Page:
3. 3. Research Investigation Sample Acolumn portrays men only to be good for one thing – to look at. Laura Mulvey’s male gaze theorythat internalization of the gaze, changes womens perceptions of themselves and makes them thinkof themselves as objects. Also men, as the dominant group have been the lookers (the subjects;women the objects.)13 However I contradict this theory as the encoders aim is to empower womenand make them feel in control of men and their relationships. The article has been constructed tofulfil women’s desires of sexual fantasy to be able to gaze from afar. It provides women withescapism and a standard of what she expects from the man in her life which is supported byGauntlett of how Some people complain that the magazines reduce women to sex-obsessedpredators, and objectify men as eye candy - but this is a blatant reversal of the traditional malegaze, and remains powerful politically. Also, like all womens magazines (and to a lesser extent,mens magazines) they may promote an ideal of attractiveness which readers may be unable orunwilling to attain.14Cosmopolitan has a long and varied history. The current content includes articles on relationshipsand sex, health, careers, self-improvement, celebrities, as well as fashion and beauty. Published byHearst Magazines,15 The article in Cosmopolitan is an interview with a male celebrity singer. The titleis ‘The Man Manual’ which implies that men are hard to understand and women need to be guidedin order to discover what men feel and need from a relationship. The tag line ‘Usher isn’t talking tohimself – he is addressing us ladies’ supports stereotypical male ideologies of being dominant and incontrol, it implies women are very submissive and again, need to be directed. The first questionasked is ‘You are a massive hit with the Cosmo girls, have you always been this popular?’ Instantlythe female interviewer is gaining insight into the ‘male world’ allowing only a female orientatedresponse from the male in which he replies ‘I knew how to identify with girls so it was a naturalprogression to woo the ladies.’ The singer is also asked ‘what is sexy in a woman’ which prompts themale to discuss a woman’s body sexually. The statement supports the egotistical and self assured,negative male stereotype we are familiar with men who ‘feel they have the right to self-expressionand self-indulgence, to love and be loved’16, yet it is the encoder who has set up this representation.The laid back and non serious tone to the magazine could suggest why they regularly feature thearticle ‘Men OVERHEARD’ in which women can send in any funny remarks they have overheard aman saying. The tagline – ‘Another day, another idiot’ suggests that men are dumb and have nosocial awareness and women are allowed to laugh at their expense. This is a contrast as the celebrity13 David Gauntlett – Media, Gender and Identity an Introduction15 Barthel 1992:148 (Danielle Limpinnian – The Portrayal of Men and Women in TV Ads)
  4. 4. Research Investigation Sample Amales previously featured were shown to be something women should be in awe of, in this articlethe everyday male is suggested to be something which we should mock. The images of men, whichframe the title, are all captured on the street and are not edited; each person appears to be doing asmug, joking face which doesn’t look very self assured in comparison to the male celebrities.Cosmopolitan, however appeals to broader audience of the older generation of women, as the toneis formal yet friendly and the front cover is never busy and always exudes class. The tagline ‘FORFUN FEARLESS FEMALES’ is bold, striking alliteration which aims to emphasise its target audience ofindependent, confident women. Cosmopolitan has varied audience groupings, one being ‘TheSucceeder’17 who will need to seek out the best as they feel it’s what they deserve, withCosmopolitan attaining the highest readership of 1,571,000 18 the brand promise is that ‘Afterreading Cosmo, the reader will feel engaged & empowered to achieve anything she wants to in love,relationships and work. The breadth and depth of content inspires ALL women to be the best theycan be.’19 The theme would aid the succeeder in their core values for control. ‘The Aspirers’20 whoseek status and are perceived to be superficial with an interest in fashion would seek Cosmopolitanfor its guidance and known repertoire as a self help text. As the magazine regularly features advertsfor high end fashion campaigns such as Jean Paul Gaultier and Givenchy this would provide theaspirer with the need for attractive packaging as well as contents. This could suggest whyCosmopolitan have a bigger interest in finding out what goes on in the mind of a man and it providesreaders with answers, it is more stimulating for the reader as opposed to having a man there to lustafter which could prompt why Cosmopolitan appeals to an older audience.The dominant ideologies in society are that men are the strong, dominant and unemotional sex, andthat women are expected to base their lives around men, creating a family and domestic bliss. Theideologies associated with males could be linked to Hegemony. By hegemony, Gramsci meant thepermeation throughout society of an entire system of values, attitudes, beliefs and morality that hasthe effect of supporting the status quo in power relations. To the extent that this prevailingconsciousness is internalised by the population it becomes part of what is generally called commonsense so that the philosophy, culture and morality of the ruling elite comes to appear as the naturalorder of things21. Magazines such as More! and Cosmopolitan aim to empower women through theirdismissive male articles, reinforcing how women have their own sexual identity and don’t need to bedependent on the opposite sex. However there is still a huge emphasis on relationships being a vital17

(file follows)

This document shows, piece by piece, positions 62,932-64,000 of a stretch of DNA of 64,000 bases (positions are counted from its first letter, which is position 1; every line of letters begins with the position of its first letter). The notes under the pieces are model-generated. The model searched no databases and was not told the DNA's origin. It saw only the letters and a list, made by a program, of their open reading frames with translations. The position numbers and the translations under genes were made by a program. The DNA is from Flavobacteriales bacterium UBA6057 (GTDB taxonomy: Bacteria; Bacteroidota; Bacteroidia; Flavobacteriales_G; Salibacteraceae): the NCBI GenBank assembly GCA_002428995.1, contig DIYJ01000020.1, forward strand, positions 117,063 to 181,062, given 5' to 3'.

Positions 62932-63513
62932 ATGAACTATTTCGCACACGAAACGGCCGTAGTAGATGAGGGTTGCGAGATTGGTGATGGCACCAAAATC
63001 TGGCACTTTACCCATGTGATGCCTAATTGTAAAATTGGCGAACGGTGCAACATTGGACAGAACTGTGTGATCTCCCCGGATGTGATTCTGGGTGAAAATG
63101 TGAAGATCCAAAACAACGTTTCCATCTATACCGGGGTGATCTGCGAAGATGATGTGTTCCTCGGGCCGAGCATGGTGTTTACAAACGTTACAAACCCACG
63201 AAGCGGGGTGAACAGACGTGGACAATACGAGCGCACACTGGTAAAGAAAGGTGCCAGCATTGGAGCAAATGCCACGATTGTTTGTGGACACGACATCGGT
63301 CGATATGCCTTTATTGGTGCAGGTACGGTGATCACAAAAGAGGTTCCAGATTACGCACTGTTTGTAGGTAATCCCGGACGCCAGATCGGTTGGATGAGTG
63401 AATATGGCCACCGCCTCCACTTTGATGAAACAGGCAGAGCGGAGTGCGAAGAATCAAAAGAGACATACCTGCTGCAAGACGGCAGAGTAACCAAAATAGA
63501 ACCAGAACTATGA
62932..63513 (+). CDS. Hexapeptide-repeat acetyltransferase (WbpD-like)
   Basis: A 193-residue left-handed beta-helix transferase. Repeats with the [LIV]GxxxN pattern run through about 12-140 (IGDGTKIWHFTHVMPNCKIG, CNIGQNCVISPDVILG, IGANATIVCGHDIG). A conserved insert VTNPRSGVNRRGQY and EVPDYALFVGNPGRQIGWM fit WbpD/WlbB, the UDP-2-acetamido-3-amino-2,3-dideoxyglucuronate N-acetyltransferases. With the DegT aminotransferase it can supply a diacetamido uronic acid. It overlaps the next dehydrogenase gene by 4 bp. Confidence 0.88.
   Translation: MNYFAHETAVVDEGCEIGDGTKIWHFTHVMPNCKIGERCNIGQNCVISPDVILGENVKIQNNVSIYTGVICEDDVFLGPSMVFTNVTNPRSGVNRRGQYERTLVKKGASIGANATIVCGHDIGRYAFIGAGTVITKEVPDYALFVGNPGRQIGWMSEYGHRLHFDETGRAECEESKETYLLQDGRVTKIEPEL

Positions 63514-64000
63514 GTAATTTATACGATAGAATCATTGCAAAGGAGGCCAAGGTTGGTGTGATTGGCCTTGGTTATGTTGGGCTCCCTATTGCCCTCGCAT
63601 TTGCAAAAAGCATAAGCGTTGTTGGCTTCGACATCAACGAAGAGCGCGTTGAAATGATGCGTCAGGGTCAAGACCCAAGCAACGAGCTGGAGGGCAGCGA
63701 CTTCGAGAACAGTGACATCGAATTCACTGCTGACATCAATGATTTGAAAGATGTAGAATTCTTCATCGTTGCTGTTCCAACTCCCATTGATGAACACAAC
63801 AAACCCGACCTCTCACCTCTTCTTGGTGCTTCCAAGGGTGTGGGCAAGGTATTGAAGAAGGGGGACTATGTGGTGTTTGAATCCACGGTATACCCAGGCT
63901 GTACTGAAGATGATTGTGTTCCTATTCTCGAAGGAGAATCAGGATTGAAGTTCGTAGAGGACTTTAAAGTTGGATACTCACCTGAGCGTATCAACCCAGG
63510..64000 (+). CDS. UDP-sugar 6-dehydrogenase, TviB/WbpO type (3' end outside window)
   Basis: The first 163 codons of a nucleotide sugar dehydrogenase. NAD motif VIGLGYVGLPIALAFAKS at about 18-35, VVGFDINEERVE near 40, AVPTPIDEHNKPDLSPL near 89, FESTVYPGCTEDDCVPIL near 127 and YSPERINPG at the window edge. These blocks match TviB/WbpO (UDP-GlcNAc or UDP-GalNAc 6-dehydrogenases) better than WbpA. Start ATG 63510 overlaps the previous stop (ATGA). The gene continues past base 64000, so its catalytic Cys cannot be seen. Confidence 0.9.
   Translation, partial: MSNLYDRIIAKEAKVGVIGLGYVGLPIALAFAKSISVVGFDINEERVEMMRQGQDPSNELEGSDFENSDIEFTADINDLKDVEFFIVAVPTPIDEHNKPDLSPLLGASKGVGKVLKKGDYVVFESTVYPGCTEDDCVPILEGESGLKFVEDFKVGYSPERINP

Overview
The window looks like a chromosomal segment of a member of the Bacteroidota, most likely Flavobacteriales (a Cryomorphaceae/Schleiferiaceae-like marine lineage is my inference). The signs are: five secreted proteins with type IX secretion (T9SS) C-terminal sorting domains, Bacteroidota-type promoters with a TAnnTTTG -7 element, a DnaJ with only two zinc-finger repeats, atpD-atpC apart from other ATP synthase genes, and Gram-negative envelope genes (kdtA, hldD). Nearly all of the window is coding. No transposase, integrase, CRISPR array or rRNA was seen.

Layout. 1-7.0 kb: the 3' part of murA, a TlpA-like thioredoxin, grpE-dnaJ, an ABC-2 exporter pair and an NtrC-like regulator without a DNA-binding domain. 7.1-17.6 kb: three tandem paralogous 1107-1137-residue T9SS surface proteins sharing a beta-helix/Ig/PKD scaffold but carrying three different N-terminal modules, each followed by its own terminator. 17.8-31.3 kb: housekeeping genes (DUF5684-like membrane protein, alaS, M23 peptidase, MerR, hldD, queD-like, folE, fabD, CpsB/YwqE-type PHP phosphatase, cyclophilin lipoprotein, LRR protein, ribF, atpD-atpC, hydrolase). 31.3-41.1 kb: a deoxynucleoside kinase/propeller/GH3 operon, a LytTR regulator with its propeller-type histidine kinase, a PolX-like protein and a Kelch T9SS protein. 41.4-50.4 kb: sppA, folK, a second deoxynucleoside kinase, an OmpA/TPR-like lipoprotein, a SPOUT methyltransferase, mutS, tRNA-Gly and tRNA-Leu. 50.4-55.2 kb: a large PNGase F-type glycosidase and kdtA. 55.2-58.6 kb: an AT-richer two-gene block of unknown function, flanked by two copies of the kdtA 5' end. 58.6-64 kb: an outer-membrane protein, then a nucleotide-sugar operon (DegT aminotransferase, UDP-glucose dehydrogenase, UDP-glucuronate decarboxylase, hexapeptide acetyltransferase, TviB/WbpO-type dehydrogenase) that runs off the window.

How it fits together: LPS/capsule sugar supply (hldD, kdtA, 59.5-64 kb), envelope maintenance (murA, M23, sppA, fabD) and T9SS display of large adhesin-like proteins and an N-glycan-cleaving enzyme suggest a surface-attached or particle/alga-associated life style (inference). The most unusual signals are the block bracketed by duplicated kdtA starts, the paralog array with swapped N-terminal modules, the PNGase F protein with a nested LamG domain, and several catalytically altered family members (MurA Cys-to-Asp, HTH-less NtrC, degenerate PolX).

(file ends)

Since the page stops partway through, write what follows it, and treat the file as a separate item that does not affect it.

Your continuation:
5. 5. Research Investigation Sample Apart of life, with the majority of articles based on men and how to ‘bag’ one which would suggestthat a woman may be able to enjoy her life and being single, yet will never be fully satisfied until sheis in a relationship, reinforcing the ‘female weakness’ and gender oppositions. This could be linkedthe ideologies of women having a maternal instinct and feel their goal is to nurture and love,through finding their ‘soul mate’, these ideologies being supported by Lacey who claims ‘Thetraditional image of a ‘wife-mother-housewife’ is now being replaced by images of sexually assertive,confident and ambitious women who express their “freedom” through consumption. 22Total Overall Word Count including bibliography: 2,18222 Image and Representation – Nick Lacey Second Edition (2009). Published by Palgrave Macmillan